Seasonal availability of edible underground and aboveground carbohydrate resources to human foragers on the Cape south coast, South Africa

Jan C. De Vynck, Richard M. Cowling, Alastair J. Potts, Curtis Marean

Research output: Contribution to journalArticle

12 Scopus citations


The coastal environments of South Africa's Cape Floristic Region (CFR) provide some of the earliest and most abundant evidence for the emergence of cognitively modern humans. In particular, the south coast of the CFR provided a uniquely diverse resource base for hunter-gatherers, which included marine shellfish, game, and carbohydrate-bearing plants, especially those with Underground Storage Organs (USOs). It has been hypothesized that these resources underpinned the continuity of human occupation in the region since the Middle Pleistocene. Very little research has been conducted on the foraging potential of carbohydrate resources in the CFR. This study focuses on the seasonal availability of plants with edible carbohydrates at six-weekly intervals over a two-year period in four vegetation types on South Africa's Cape south coast. Different plant species were considered available to foragers if the edible carbohydrate was directly (i.e. aboveground edible portions) or indirectly (above-ground indications to below-ground edible portions) visible to an expert botanist familiar with this landscape. A total of 52 edible plant species were recorded across all vegetation types. Of these, 33 species were geophytes with edible USOs and 21 species had aboveground edible carbohydrates. Limestone Fynbos had the richest flora, followed by Strandveld, Renosterveld and lastly, Sand Fynbos. The availability of plant species differed across vegetation types and between survey years. The number of available USO species was highest for a six-month period from winter to early summer (Jul-Dec) across all vegetation types. Months of lowest species' availability were in midsummer to early autumn (Jan-Apr); the early winter (May-Jun) values were variable, being highest in Limestone Fynbos. However, even during the late summer carbohydrate "crunch," 25 carbohydrate bearing species were visible across the four vegetation types. To establish a robust resource landscape will require additional spatial mapping of plant species abundances. Nonetheless, our results demonstrate that plant-based carbohydrate resources available to Stone Age foragers of the Cape south coast, especially USOs belonging to the Iridaceae family, are likely to have comprised a reliable and nutritious source of calories over most of the year.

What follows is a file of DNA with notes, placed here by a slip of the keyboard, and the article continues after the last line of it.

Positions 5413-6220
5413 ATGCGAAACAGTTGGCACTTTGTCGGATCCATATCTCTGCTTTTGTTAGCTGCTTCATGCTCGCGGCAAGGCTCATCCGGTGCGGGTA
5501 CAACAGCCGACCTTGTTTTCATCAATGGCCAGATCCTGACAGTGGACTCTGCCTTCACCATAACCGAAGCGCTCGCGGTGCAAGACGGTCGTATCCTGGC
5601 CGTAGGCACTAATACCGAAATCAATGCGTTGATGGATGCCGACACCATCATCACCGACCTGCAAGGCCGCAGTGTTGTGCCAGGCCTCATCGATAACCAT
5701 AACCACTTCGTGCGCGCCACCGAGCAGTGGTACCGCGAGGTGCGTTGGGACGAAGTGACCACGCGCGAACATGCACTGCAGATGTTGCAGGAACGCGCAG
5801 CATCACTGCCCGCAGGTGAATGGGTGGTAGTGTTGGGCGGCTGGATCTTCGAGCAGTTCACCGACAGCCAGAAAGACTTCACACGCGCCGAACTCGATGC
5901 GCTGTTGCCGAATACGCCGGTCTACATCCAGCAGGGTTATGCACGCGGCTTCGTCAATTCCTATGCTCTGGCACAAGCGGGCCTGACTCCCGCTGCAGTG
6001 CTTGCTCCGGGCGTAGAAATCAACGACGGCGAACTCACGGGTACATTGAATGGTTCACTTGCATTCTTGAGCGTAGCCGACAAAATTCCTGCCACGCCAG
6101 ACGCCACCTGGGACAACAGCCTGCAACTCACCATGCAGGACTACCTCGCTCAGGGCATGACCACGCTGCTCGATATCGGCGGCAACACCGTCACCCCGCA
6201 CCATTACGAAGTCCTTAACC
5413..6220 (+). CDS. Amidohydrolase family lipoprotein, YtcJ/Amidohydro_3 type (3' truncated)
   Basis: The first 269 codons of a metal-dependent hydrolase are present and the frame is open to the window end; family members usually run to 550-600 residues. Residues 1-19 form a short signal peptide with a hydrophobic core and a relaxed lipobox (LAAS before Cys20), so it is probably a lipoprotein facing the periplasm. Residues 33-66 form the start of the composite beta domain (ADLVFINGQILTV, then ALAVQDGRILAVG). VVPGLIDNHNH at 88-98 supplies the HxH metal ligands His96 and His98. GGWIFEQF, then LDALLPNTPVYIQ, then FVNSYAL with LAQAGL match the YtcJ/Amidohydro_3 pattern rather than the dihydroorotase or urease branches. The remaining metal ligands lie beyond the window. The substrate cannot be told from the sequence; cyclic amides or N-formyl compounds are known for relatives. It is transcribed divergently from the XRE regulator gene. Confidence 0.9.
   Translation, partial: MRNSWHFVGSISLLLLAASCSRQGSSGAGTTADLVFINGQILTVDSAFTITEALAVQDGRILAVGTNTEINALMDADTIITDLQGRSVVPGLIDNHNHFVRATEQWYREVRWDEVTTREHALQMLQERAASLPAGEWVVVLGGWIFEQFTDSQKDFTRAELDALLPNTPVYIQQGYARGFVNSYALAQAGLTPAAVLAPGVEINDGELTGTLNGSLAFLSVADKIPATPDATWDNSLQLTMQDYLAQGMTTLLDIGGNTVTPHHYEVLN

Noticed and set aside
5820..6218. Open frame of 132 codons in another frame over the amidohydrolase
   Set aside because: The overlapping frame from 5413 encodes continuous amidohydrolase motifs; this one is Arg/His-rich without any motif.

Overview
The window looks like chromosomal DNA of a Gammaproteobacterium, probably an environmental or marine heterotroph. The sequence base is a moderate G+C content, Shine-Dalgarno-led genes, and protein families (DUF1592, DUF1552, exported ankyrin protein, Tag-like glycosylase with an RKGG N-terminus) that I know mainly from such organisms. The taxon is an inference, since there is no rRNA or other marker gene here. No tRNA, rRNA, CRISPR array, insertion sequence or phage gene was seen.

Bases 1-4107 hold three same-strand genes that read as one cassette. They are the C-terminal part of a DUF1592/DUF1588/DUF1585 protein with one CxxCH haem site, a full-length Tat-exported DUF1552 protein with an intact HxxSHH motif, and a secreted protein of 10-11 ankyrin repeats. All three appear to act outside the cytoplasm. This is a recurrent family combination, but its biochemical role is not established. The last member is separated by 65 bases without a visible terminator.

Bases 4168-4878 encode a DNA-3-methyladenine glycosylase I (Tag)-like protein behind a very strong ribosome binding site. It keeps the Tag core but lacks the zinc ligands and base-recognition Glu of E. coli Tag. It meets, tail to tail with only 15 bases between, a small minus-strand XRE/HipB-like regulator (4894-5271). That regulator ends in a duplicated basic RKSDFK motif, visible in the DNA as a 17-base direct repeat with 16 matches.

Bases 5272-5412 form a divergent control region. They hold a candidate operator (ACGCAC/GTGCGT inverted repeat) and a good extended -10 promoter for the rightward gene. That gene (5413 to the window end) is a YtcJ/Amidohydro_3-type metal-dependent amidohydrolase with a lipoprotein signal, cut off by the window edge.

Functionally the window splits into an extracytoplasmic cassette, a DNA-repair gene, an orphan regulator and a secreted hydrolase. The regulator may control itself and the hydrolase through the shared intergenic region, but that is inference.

Original languageEnglish (US)
Article number1679
Issue number2
StatePublished - 2016



  • Cape Floristic Region
  • Cognitively modern humans
  • Edible fruit
  • Fynbos
  • Geophytes
  • Hunter-gatherers
  • Renosterveld
  • Strandveld
  • Underground storage organs

ASJC Scopus subject areas

  • Agricultural and Biological Sciences(all)
  • Biochemistry, Genetics and Molecular Biology(all)
  • Medicine(all)
  • Neuroscience(all)

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